A new theme has emerged in the gold M&A market — report

Momentum is building for M&A across the gold industry driven by the market, balance sheets and shareholders, a report titled An Activist Gold Rush? by Kingsdale Advisors released Thursday finds.

Mining behemoths Barrick (NYSE: GOLD, TSX: ABX) and Newmont (NYSE: NEM, TSX: NGT) have grabbed headlines with acquisitions of Randgold and Goldcorp respectively. Barrick and Newmont, in a JV that created the world’s largest gold complex, combined their operations in Nevada.

But according to Kingsdale, the junior and intermediate space has seen a flurry of deals as well.  

In Q4 2018 and Q1 2019 there were over C$20 billion ($15 billion) in deals announced in the gold industry involving Canadian listed companies and 13 activist campaigns in the last 26 months, the report reads.  Activists scored wins or partial wins in all but three contests. Kingsdale notes specifically that the three management wins all came at small companies while the activist wins came at relatively large companies, demonstrating that size is not a defence.

Today’s gold activists are, for the most part, unclassifiable, the report finds. They can be anyone — from a well-known fund to a former insider to an average shareholder willing to organize. What they have in common is the ability to engage other shareholders, industry expertise, media savvy, and the resources and stomach to embark on a lengthy proxy contest.

And the foundation upon which deals are being built is stronger, the analysts say.

Both potential acquirors and shareholders are seeing a new age of opportunity dawning. After years of increased financial discipline, cutting costs and prudent capital spending, many companies have stronger balance sheets, the report reads.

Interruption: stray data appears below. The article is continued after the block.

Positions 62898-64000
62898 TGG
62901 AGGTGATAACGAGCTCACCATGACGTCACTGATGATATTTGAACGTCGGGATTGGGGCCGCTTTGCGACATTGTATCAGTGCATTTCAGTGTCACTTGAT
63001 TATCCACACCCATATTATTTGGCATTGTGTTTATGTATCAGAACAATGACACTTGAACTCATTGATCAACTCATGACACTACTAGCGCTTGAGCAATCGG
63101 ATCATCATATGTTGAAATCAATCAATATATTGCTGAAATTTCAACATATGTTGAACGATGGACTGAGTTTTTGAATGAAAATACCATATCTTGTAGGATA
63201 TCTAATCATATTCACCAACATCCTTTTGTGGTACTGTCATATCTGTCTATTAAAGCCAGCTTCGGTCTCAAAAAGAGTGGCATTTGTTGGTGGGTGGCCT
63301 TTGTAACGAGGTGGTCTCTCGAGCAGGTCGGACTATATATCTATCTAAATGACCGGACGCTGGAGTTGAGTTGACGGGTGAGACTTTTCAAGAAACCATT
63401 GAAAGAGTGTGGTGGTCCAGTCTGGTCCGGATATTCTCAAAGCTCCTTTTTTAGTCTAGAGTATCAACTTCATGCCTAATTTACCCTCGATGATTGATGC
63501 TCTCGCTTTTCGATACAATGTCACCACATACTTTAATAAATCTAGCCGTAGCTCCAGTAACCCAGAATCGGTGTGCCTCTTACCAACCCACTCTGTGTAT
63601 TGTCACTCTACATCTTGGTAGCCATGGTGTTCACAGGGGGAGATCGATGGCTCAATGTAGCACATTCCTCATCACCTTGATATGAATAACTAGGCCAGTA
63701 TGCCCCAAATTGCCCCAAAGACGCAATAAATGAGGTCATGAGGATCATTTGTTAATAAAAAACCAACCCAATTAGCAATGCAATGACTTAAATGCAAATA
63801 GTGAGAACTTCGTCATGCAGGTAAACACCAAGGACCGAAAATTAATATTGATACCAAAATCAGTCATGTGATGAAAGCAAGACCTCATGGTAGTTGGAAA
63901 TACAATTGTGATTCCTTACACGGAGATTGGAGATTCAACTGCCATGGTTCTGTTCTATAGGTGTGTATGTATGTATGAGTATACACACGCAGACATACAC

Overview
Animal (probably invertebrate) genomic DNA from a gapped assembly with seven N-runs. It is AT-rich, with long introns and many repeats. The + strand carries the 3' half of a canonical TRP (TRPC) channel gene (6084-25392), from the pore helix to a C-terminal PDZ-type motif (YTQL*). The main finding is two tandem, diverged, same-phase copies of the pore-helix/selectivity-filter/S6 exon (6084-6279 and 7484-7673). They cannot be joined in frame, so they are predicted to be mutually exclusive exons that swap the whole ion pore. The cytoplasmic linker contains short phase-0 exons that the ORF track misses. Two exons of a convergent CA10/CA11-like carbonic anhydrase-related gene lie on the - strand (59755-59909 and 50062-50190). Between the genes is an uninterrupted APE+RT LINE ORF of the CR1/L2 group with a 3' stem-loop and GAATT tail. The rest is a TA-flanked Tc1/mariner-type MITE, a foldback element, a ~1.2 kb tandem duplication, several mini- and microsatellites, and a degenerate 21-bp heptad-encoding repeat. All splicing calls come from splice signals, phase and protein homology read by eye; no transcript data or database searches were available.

In the early part of the decade — with gold prices nearing historic highs — North American gold miners went on spending sprees, overpaying for risky asset acquisitions that destroyed shareholder value in a significant way. Some industry watchers have estimated that these failed deals amounted to over $85 billion in writedowns.

Kingsdale analysts found that unlike acquisitions of the past which were often motivated by the potential of increased gold production or diversification, recent M&A deals have focused more on capital efficiency and operational excellence, with the management team being one of the assets (or liabilities) evaluated.

Additionally, Kingsdale has seen a shift away from a ‘size for size’s sake’ mindset to owning and focusing only on the best assets. With the giants of the industry growing, pressure will increase on others to improve as well, recognizing the need for rationalization and scale, the analysts warn. 

Source: Mining.com

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